Temperature monitoring and control is important in industry environments. Sensors are widely used for measurement of temperature. Usually, a temperature sensor converts the temperature into an equivalent voltage output. IC LM35 is such a sensor. Here we describe a simple temperature measurement and display system based on LM35 sensor and PIC16F877A microcontroller. The temperature in degrees Celsius is displayed on a 16×2 LCD.

Fig.1: Block diagram of PIC16F877A-based temperature monitoring system
Fig.1: Block diagram of PIC16F877A-based temperature monitoring system

Fig.1 shows the functional block diagram of the PIC16F877A-based temperature monitoring system. The key features of this system are:

1. Continuous monitoring of temperature with 1-second update interval (which can be varied in the program).

2. Temperature measurement using LM35 precision integrated-circuit sensor.

3. Precise analogue-to-digital conversion using in-built 10-bit analogue- to-digital converter (ADC) of PIC16F877A microcontroller.

Hardware description

Fig.2.shows the circuit of the temperature monitoring system. The circuit mainly consists of the LM35 temperature sensor, PIC16F877A microcontroller and HD44780 controller based 16×2 LCD.

Fig.2: Circuit of PIC16F877A-based temperature monitoring system
Fig.2: Circuit of PIC16F877A-based temperature monitoring system

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The output of the sensor is fed to the internal ADC of the microcontroller. Pin 2 of the microcontroller (RA0/AN0) is channel-1 of the internal ADC. The analogue voltage output of the sensor is converted into its equivalent digital value by the ADC and then its equivalent degree Celsius value is calculated by the software. The calculated temperature value is displayed on the LCD.

Fig.3: Pin configurations of 7805 and LM35
Fig.3: Pin configurations of 7805 and LM35

LM35 sensor. Fig.3 shows the pin configuration of LM35. It is a precision integrated-circuit centigrade temperature sensor whose output voltage is linearly proportional to the Celsius (Centigrade) temperature. The LM35 thus has an advantage over linear temperature sensors calibrated in degree Kelvin, as the user is not required to subtract a large constant voltage from its output to obtain convenient Centigrade scaling. For each degree Celsius change in temperature, the sensor output changes by 10 mV.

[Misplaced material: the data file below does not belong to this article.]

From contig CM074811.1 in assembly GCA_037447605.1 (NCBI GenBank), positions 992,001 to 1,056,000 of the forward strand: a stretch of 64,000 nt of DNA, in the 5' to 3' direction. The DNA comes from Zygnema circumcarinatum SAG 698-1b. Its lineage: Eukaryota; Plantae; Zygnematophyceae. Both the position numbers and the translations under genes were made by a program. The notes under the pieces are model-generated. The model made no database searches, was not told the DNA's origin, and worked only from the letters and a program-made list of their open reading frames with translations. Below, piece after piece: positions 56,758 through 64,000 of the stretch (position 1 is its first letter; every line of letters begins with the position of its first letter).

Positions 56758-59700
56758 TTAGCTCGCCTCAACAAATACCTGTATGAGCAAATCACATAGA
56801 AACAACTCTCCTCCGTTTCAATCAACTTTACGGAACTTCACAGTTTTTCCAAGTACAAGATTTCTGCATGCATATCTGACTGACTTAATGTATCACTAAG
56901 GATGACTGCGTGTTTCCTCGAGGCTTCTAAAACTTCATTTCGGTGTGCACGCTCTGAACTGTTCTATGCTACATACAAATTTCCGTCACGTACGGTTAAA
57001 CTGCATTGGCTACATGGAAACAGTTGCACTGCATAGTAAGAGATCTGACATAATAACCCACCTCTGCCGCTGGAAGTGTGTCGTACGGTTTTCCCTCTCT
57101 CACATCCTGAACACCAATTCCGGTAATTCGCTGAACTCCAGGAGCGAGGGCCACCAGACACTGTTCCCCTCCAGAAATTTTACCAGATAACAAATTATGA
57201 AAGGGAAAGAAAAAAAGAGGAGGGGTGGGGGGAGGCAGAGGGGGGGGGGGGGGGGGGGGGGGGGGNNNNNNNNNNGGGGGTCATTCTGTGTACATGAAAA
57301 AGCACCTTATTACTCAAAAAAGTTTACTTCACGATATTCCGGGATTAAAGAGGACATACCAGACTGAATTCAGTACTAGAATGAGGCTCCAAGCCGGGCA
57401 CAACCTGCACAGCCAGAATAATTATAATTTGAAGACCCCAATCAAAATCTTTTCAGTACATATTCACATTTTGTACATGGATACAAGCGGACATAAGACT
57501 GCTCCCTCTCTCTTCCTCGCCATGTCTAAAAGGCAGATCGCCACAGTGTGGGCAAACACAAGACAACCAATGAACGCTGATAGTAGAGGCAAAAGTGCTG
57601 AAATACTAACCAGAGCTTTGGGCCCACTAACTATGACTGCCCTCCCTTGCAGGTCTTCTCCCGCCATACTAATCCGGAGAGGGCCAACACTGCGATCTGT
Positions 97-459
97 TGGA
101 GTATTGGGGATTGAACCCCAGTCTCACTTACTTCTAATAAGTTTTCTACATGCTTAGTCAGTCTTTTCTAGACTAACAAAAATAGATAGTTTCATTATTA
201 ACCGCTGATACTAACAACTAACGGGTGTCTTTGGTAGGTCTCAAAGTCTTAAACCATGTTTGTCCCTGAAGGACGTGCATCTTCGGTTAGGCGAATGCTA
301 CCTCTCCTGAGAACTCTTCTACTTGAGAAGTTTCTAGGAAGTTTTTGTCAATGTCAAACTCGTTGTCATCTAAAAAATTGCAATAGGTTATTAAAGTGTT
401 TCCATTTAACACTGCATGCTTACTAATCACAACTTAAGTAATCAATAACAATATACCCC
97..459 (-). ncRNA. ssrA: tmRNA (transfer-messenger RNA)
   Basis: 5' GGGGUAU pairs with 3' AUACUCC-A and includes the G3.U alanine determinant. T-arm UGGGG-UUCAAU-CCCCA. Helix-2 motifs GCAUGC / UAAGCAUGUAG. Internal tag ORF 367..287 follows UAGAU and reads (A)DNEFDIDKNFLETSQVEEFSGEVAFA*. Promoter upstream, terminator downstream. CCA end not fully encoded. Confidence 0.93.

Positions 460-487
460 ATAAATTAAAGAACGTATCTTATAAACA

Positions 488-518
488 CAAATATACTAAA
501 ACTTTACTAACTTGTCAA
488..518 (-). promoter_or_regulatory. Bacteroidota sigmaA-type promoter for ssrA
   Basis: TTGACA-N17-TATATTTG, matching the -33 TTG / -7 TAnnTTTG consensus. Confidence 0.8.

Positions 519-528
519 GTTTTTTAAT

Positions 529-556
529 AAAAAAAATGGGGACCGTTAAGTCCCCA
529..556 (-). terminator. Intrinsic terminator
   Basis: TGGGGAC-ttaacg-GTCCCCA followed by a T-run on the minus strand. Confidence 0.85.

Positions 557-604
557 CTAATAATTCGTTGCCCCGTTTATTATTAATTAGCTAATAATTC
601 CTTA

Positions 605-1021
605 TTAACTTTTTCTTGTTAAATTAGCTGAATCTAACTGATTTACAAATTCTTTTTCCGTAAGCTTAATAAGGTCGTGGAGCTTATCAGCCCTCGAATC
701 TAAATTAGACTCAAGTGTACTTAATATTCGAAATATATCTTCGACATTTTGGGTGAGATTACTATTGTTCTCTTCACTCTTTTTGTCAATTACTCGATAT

The sensor can measure temperature in the range of 0 to 100°C, i.e., the output of the sensor varies from 0 to 1000 mV. The LM35 operates over the temperature range of -55° to +150°C, while the LM35C is rated for a -40°C to +110°C range (-10°C with improved accuracy).

Pin layout of the sensor is as follows:

Pin 1-VDD
Pin 2-Output of the sensor
Pin 3-VSS

PIC16F877A microcontroller. IC PIC16F877A is an 8-bit microcontroller with 8k×14-bit flash program memory, 368 bytes of RAM and many other extra peripherals like ADC, universal synchronous asynchronous receiver transmitter, master synchronous serial port, timers, compare capture and pulse-width modulation modules, and analogue comparators. It is based on the reduced instruction set computer (RISC) architecture.

The microcontroller processes the sensor output to compute the temperature in degree Celsius. The internal ADC of the microcontroller is used to convert the analogue output of the sensor into its equivalent digital value.

The internal ADC of the microcontroller has eight channels of analogue input and gives 10-bit digital output. In this project, the reference voltage to the ADC is the same as the supply voltage to the microcontroller, i.e., 5V. The resolution of the ADC can be calculated as follows:

Resolution = Vref / (1024-1) …(as it is a 10-bit ADC)
= 5/1023
= 4.887 mV

It means that for 4.887mV change in the analogue input, the ADC output changes by binary ‘1’ with a reference voltage of 5V.

Analogue output of the sensor at its pin 2 is connected to Port A at RA0 for conversion into digital equivalent.

The LCD. A 16×2 LCD based on HD44780 controller is used for displaying the temperature. The control lines EN, R/W and RS of the LCD module are connected to pins RA1, RA2 and RA3 of Port A of the microcontroller, respectively. The commands and the data to be displayed are sent to the LCD module in the nibble mode from Port D of the microcontroller. The higher four bits of the LCD (D4 through D7) are connected to the lower nibble of Port D (RD0 through RD3).

Software description

The software code is written in ‘C’ language and compiled using Hitech C cross compiler in MPLAB IDE. The software performs the following operations in an infinite loop:

1. Initiate analogue-to-digital conversion and obtain the result

2. Calculate the equivalent voltage value from the ADC result

3. Calculate the temperature in degree Celsius from the voltage value

4. Display the temperature on the LCD

7 COMMENTS

  1. super done job good job…but i have small doubt of that code ..what is the need of ch4 and f1=num-temp.everytime f1 will be zero.

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